I was born slap bang in the middle of World War Two, the only child of a marine engineer father and midwife mother, in the Wirral. I attended an all-boys secondary school and Exeter University subsequently.
A lot of what I’ve done in my life since then has been informed by my long-held belief that we live in an unfair world and that the way to even things up is to raise awareness in communities and help individuals deal with their plights.
My first job was in Manchester on a juvenile delinquency prevention project. I then went to teach research techniques and community studies in universities in East Africa. The Idi Amin army coup in Uganda in 1971 gave me my first dose of inhumanity, with a member of my department being brutally killed and the Vice chancellor, my boss, tortured to death by the new dictator’s henchmen.
Asian people were being expelled and having their possessions and bank accounts confiscated. My then wife and I worked with the Sikh community, liaising with the UK Embassy, to help them leave the country safely. General Idi Amin imposed a curfew on the population and threatened to execute any expatriates caught helping those being expelled. Despite the risks, I was constantly out late helping the Sikh community and gathering information about atrocities to present to UK High Commission.
We live in an unfair world and we need to help individuals deal with their plights.
It was a time of great danger and we had to be very careful but, in my view, one had a duty to help others even if there was a high risk of being shot. However, I eventually went to teach at Dar es Salam University in Tanzania as my presence in Uganda was putting some of my students at risk. UK citizens like me were seen as potential spies, meaning any students seen talking to us were under suspicion, particularly if they hailed from Tanzania, whose relationship with Uganda was deteriorating.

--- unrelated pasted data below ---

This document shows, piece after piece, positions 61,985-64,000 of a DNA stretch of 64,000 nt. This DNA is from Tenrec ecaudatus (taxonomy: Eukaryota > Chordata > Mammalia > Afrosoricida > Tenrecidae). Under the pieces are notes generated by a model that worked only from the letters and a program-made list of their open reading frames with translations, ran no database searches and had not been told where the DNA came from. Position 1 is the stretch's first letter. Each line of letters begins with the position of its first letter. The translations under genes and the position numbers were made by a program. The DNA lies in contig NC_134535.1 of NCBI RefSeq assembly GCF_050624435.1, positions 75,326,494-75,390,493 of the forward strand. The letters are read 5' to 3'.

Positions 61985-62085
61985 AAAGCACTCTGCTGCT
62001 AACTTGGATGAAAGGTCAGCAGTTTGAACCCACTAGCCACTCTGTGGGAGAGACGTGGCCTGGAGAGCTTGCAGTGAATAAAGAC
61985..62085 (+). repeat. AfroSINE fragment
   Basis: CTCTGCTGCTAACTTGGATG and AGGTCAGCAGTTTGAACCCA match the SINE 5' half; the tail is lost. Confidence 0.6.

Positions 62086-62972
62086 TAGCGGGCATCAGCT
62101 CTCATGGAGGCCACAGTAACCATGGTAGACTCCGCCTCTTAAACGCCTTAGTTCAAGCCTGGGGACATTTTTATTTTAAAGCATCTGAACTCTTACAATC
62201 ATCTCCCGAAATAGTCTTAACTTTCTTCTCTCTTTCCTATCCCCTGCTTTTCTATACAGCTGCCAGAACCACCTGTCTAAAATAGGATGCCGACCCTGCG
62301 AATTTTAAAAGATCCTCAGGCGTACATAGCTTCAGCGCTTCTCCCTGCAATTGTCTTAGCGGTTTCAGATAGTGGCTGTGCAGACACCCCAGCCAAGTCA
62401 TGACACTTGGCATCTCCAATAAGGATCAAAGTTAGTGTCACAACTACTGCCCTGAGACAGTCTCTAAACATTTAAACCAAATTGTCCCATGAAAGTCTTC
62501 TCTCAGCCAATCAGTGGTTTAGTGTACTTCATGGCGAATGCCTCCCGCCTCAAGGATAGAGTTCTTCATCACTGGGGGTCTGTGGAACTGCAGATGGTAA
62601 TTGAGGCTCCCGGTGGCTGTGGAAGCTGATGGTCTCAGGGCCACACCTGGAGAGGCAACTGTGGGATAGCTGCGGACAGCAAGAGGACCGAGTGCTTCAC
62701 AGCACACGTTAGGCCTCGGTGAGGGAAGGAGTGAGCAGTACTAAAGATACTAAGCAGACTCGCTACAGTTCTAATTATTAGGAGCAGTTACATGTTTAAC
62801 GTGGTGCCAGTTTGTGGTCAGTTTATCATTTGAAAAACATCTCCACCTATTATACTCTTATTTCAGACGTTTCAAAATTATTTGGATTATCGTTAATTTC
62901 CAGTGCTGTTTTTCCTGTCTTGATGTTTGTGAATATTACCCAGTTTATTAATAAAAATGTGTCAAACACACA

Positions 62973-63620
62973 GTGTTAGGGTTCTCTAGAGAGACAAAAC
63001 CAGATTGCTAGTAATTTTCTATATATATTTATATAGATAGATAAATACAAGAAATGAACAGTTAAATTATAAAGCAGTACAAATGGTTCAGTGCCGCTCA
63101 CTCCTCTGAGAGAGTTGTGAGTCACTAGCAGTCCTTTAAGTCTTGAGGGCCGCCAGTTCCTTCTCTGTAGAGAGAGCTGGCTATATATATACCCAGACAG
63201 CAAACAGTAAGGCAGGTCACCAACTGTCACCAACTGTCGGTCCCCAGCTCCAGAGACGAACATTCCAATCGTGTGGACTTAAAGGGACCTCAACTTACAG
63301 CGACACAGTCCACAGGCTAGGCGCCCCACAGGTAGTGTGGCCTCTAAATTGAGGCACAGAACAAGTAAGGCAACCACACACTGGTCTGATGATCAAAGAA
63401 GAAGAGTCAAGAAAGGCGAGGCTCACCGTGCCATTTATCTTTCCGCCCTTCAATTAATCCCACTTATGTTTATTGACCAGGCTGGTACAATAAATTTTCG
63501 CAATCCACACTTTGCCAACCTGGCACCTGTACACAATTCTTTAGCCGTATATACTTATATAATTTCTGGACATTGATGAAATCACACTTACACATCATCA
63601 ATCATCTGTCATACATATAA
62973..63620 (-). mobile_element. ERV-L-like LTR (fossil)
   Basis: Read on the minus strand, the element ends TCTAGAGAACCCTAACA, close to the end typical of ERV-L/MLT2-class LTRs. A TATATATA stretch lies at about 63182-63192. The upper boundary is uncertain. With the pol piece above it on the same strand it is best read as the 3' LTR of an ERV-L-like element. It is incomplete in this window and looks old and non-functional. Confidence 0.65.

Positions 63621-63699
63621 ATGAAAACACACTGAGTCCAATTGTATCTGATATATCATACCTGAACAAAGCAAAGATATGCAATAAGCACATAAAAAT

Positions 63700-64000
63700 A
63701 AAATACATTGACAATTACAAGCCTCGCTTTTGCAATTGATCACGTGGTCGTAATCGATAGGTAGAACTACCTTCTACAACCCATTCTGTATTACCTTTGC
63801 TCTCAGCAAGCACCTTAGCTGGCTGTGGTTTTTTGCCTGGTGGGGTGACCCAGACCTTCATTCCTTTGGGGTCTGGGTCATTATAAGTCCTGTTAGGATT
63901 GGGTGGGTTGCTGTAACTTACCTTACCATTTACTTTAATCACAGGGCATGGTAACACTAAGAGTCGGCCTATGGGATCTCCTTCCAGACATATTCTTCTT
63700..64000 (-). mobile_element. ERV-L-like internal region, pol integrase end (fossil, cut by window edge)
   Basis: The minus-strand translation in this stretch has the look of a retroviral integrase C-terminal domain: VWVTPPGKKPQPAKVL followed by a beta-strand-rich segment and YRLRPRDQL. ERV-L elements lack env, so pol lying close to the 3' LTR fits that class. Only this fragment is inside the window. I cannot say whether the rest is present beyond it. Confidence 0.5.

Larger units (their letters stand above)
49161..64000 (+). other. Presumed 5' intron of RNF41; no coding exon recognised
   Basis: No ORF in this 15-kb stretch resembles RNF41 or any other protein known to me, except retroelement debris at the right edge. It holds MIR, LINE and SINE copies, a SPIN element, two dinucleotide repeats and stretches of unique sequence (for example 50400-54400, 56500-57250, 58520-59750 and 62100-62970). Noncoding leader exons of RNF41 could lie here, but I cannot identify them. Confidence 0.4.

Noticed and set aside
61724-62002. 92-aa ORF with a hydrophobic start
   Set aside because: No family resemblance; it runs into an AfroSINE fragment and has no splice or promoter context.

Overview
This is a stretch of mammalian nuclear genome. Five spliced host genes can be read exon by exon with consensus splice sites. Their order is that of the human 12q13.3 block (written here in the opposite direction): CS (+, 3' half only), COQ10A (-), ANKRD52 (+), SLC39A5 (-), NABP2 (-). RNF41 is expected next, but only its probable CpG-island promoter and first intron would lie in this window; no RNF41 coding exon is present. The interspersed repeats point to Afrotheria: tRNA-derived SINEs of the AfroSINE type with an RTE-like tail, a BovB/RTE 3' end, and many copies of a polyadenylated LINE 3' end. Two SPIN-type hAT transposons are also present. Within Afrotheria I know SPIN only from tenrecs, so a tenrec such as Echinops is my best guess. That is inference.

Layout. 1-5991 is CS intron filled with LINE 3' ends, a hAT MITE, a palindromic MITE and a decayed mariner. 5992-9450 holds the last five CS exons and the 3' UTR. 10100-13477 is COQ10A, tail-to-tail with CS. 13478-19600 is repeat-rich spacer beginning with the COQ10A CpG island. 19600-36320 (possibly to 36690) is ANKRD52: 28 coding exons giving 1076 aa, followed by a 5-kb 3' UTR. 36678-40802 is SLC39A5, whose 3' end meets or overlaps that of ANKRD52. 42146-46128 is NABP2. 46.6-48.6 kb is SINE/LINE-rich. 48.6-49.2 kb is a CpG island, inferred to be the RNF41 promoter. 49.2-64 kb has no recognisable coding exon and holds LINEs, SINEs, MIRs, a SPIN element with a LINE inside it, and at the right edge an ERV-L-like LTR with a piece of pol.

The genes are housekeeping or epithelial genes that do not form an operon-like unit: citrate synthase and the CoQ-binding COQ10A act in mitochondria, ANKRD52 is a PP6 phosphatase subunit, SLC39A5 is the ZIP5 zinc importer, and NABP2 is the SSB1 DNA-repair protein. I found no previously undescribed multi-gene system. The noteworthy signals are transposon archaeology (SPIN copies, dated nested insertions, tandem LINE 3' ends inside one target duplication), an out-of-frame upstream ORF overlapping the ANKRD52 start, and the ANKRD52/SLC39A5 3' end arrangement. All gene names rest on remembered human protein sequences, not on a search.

Working in East Africa for six years taught me a lot about cultures and peoples different from my own. I returned to England in September 1975 and found it difficult to get a University teaching post as my experience of teaching African students was seen as inferior, with interviewers betraying some not too subtle hints of racism.
I began to look at the world and the forces influencing society in very broad terms rather than focussing on details.
I eventually (1976) got a job at the Camden-based Central Council for Education and Training in Social Work (CCETSW). While there, I rose from being a Union Shop Steward to the Chief Executive Officer (CEO), partly, I think, because of the Master of Business Administration (MBA) degree I achieved in 1991.
This degree, with its strategic approach to society, fundamentally changed my way of thinking. I began to look at the world and the forces influencing society in very broad terms rather than focussing on details. Equipped with this new approach and qualification, I taught on the Open University strategic management course in summer schools over the following decade.
Shortly after gaining employment at the CCETSW, I settled in Camden’s Gospel Oak and have been active in community work in the borough since 1979, working as the Chair of Governors of a primary school, Chair of Camden Independent Custody Visitors (for whom I carried out unannounced visits to police cells to ensure detainees’ right were safeguarded) and Chair of a community centre. I was also a member of the Independent Monitoring Boards at Pentonville and Wormwood Scrubs prisons.
When the Government of the day closed CCETSW, in 2002, my major role, as CEO, was to ensure its termination was smooth and to transfer the rump of the organisation to the Care Quality Commission (CQC).
My philosophy was that since the state had given me huge advantages, I had to contribute to wider society.
As to my personal life, my parents, who still lived in the Wirral, gradually became frail, compelling me to make frequent hurried drives to the Wirral to assist with their ever more frequent health crises.